By Ali Makram Ghareeb
KIRKUK, Iraq (AA) – Four years after Daesh/ISIS terrorists were completely driven out of northwestern Iraq, Iraqi Turkmen who were forced to flee their villages near the city of Tal Afar are still afraid to return out of fear of persecution by PKK militants.
These Turkmens are afraid of returning to their villages in Tal Afar city surroundings because of the presence of the PKK terror group in Sinjar, a town in northern Iraq's Nineveh Governorate, said Nurettin Kaplan, a member of the Iraqi Turkmen Front's (ITC) Executive Board, on Tuesday.
As long as the terrorist organization elements exist on Mount Sinjar, neither the Sinjar district center nor Tal Afar and its villages will be secure, peaceful and stable, Kaplan told Anadolu Agency.
He explained how Turkmens in villages captured by the Daesh/ISIS terrorist group in 2014 were forced to flee their homes, saying that despite the fact that Mosul and its surrounding region had been liberated completely from Daesh/ISIS terrorists four years ago, people could not return to their homes due to the PKK's presence in Sinjar.
"The total population of these villages was about 30,000," Kaplan asserted, referring to Turkmen communities who also lived in areas between Tal Afar and Sinjar. People are concerned about the PKK violence, despite the fact that their villages have been free of the Daesh/ISIS terrorist organization.
- ‘PKK must leave Sinjar’
Kaplan said, “Thousands of Turkmen are struggling for their survival as migrants in various cities of the country. The PKK must leave Sinjar so that people can come home."
Calling on the Iraqi forces to ensure the region's security, he stressed that thousands of Turkmen who have been migrated for years want to return home.
The PKK is the region's biggest source of instability and disorder, according to Kaplan, who also requested that Sinjar be freed from the PKK, as it had previously been secured from Daesh/ISIS.
The PKK terror group managed to establish a foothold in the region in 2014 under the pretext of protecting the local Yazidi community from the Daesh/ISIS terror group.
Yazidis escaped Sinjar after Daesh/ISIS took control of the region.
In its more than 35-year terror campaign against Turkey, the PKK – listed as a terrorist organization by Turkey, the US and the EU – has been responsible for the deaths of over 40,000 people, including women, children and infants. The YPG is its Syrian branch.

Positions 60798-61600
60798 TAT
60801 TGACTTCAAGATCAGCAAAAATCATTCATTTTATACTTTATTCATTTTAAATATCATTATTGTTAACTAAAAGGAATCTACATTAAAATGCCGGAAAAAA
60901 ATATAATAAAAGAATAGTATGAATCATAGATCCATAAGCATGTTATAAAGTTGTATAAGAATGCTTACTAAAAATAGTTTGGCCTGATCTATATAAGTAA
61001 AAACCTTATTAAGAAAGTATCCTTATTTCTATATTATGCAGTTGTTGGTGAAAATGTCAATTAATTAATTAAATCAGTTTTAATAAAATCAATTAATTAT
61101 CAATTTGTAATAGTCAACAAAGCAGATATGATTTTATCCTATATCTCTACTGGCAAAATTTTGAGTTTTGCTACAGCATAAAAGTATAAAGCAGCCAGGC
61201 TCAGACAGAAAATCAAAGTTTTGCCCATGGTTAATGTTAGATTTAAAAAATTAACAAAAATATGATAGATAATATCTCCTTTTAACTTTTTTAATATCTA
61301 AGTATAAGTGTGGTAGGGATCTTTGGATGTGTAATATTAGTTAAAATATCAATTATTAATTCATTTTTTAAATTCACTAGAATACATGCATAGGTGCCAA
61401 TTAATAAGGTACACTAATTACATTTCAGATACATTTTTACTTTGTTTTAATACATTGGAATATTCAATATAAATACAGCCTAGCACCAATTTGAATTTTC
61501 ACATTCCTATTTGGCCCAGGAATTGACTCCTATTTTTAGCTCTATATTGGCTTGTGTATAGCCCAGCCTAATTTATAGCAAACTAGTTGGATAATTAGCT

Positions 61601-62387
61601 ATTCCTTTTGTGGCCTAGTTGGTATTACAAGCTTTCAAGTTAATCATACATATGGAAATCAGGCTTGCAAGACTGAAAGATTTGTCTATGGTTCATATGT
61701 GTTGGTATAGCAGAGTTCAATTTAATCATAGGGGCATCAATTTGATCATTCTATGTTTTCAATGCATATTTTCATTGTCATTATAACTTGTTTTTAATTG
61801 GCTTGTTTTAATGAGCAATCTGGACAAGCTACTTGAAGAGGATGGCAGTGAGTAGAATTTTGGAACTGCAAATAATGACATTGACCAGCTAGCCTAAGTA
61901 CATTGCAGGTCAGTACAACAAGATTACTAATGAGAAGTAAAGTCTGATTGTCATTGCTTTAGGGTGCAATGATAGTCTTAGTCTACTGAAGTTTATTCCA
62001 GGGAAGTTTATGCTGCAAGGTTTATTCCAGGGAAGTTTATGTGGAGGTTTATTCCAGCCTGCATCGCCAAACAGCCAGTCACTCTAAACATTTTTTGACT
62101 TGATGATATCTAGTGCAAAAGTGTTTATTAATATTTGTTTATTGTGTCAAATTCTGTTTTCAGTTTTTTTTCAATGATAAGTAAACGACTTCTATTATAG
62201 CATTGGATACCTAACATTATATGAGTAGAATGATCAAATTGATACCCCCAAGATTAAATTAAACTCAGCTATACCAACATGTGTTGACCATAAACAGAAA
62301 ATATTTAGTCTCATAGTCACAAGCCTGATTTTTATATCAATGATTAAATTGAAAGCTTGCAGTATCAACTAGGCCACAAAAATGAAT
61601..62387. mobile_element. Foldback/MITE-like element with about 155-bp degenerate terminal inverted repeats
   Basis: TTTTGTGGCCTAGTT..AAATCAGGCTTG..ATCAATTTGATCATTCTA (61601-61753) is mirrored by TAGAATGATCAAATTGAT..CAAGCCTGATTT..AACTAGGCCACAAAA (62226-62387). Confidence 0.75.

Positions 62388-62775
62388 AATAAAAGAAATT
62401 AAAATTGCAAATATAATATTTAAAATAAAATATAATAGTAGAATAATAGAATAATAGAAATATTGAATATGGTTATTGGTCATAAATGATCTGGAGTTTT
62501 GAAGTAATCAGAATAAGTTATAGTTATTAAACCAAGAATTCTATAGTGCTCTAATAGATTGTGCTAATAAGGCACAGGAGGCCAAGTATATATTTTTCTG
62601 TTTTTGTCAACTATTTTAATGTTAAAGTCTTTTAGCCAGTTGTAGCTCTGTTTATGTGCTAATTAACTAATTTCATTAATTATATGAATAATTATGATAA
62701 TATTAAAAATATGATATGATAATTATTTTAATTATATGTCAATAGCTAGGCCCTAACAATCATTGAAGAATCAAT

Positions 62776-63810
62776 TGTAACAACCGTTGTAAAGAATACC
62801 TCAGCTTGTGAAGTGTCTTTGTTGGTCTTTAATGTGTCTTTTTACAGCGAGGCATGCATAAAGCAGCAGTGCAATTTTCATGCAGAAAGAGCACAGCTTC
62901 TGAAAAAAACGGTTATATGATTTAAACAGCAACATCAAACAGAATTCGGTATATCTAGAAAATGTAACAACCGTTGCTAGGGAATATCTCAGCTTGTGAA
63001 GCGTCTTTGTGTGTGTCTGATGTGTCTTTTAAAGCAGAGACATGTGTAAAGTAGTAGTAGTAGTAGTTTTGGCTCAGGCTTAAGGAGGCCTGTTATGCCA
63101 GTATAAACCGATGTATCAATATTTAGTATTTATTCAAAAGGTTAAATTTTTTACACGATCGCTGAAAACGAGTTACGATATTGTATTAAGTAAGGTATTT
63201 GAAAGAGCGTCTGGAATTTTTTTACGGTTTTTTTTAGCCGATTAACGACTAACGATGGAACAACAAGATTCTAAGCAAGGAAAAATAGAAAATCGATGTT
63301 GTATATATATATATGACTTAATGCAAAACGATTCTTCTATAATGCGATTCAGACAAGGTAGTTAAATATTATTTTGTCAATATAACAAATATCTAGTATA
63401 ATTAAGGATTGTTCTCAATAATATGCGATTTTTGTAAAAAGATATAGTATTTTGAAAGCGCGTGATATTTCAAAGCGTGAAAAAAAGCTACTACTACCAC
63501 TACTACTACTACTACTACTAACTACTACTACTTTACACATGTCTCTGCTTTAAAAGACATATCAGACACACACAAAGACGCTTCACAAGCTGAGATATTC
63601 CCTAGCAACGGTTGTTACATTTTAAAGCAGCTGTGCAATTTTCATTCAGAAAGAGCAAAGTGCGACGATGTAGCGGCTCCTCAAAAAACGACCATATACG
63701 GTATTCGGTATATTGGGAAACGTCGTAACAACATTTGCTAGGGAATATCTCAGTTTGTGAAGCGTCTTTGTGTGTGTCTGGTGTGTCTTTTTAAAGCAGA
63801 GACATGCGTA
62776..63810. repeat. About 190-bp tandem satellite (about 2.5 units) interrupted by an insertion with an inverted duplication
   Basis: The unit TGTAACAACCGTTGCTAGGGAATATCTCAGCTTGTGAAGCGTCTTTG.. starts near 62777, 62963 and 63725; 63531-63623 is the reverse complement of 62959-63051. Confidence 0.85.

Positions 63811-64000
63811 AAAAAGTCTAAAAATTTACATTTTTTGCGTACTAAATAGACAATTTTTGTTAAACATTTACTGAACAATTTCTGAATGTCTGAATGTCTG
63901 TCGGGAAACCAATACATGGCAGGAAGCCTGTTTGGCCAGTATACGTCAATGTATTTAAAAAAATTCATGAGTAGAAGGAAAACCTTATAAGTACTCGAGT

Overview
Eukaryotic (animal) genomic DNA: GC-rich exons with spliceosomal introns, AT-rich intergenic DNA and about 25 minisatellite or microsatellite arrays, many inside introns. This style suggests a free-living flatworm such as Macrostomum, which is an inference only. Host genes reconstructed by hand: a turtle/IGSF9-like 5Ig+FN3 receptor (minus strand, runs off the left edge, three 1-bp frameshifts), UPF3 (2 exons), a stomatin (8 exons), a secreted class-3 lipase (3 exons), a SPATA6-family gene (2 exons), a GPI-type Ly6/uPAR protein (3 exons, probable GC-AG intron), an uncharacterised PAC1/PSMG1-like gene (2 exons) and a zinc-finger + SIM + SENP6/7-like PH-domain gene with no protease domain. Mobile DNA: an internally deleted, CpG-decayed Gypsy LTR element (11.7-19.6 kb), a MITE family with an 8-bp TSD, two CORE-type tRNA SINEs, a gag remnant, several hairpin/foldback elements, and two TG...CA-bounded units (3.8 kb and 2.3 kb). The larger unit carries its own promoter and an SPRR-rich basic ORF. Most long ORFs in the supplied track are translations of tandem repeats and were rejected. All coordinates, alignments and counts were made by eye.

- How PKK terrorists deploy to Sinjar?
Thousands of people, including women and children, were killed and kidnapped by Daesh/ISIS terrorists who raided the Sinjar district on August 3, 2014, where the majority of Yazidis live.
While it is estimated that approximately 300,000 people lived in Sinjar before Daesh/ISIS terrorists seized the district, it is also reported that Yazidis made up two-thirds of the population, with Sunni Kurds and Arabs making up the rest.
Using the Daesh/ISIS attacks as a justification, the PKK created training camps in numerous areas after 2014, including Mount Sinjar, with militants it transported from Syria and Qandil.
The PKK said in January 2015 that it has declared a so-called "canton" in Sinjar, taking advantage of the authority vacuum in the region.
The terrorist group, which intended to gain control of the local administration by forming a political organization with the so-called public assemblies it set up around the region, also forcibly recruited Yazidi children from the camps.
While the Peshmerga, the Iraqi Armed Forces' Kurdish branch, retook the Sinjar district center and its surroundings from Daesh/ISIS militants in November 2015, the PKK escalated its activities there after Iraqi central government troops moved to the district in October 2017.
*Writing by Seda Sevencan